In the most serious incident, the army said assailants planted a bomb at the fence in the south of the Strip, blowing a hole in it. Some 20 Gazans then infiltrated the border and approached an IDF snipers’ post. Most turned back, but three who did not were shot and killed, the IDF said.

Hamas leader Ismail Haniyeh delivers a speech in Gaza City on January 23, 2018. (AFP Photo/Mahmud Hams)

Liberman’s order to halt the transfer of fuel into the Gaza Strip in response to the incident came only days after Israel began allowing fuel donated by Qatar to be pumped into the Strip to allow increased power for residents.

“Israel will not tolerate a situation in which fuel is allowed into Gaza while terror and violence is used against IDF soldiers and citizens,” a statement from his office said Friday.

On Saturday minister and security cabinet member Yoav Gallant described the terrorist group as Israel’s “weakest and most aggressive enemy, a puppy that barks and shouts.”

He slammed Hamas for its actions in Gaza, saying it was “using the blood of civilians to provoke international attention.”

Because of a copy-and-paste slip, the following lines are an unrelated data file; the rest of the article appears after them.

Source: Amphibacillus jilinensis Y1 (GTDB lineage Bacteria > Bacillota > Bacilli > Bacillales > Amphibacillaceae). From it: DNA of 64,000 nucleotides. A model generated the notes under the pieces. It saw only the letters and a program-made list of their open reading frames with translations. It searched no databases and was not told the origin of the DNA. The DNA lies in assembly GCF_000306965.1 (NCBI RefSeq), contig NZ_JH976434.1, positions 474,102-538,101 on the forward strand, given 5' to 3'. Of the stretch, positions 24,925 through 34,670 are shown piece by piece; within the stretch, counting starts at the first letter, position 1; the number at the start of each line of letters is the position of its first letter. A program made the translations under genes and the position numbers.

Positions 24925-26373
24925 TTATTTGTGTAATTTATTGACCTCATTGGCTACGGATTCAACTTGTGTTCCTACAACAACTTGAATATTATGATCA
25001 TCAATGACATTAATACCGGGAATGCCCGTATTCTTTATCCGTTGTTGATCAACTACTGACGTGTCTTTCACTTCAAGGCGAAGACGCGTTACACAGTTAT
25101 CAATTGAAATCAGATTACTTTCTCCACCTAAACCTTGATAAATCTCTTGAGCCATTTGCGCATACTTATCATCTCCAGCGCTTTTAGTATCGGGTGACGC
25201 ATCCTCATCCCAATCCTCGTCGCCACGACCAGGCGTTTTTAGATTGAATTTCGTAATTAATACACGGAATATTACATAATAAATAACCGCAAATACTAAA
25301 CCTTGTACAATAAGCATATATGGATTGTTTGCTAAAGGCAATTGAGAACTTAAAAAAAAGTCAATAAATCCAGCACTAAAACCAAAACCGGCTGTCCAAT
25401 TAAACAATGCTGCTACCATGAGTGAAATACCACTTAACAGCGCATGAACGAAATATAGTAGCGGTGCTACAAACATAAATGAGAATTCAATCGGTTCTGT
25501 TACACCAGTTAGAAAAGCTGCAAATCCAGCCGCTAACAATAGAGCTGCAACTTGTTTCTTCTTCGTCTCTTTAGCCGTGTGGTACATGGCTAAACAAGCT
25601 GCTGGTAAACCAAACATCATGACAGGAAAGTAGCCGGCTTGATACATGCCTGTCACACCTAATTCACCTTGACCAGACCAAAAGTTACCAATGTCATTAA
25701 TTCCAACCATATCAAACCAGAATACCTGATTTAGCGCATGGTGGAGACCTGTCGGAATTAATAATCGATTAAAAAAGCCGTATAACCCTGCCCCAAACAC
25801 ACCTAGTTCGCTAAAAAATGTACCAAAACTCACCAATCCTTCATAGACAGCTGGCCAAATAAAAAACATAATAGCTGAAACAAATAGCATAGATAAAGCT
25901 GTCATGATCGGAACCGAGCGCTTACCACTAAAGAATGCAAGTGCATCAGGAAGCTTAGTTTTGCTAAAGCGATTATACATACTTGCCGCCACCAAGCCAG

In recent days Qatari-bought fuel had begun entering the Strip to allow operation of its only power station, in a bid to alleviate conditions in the blockaded Palestinian enclave. Hundreds of liters of fuel have since passed into the territory.

Israel facilitated the delivery over the objections of the Palestinian Authority, hoping it would help ease months of protests and clashes.

A Qatari official told the Reuters news agency that the $60 million fuel donation came “at the request of donor states in the United Nations, to prevent an escalation of the existing humanitarian disaster.”

Housing Minister Yoav Galant speaks at the 15th annual Jerusalem Conference of the ‘Besheva’ group, on February 12, 2018. (Hadas Parush/Flash90)

For months residents of the strip have been receiving only four hours of electricity a day on average. Jamie McGoldrick, the UN’s resident humanitarian coordinator, told the Reuters news agency the delivery will add a few more hours of electricity to Gaza’s 2 million residents.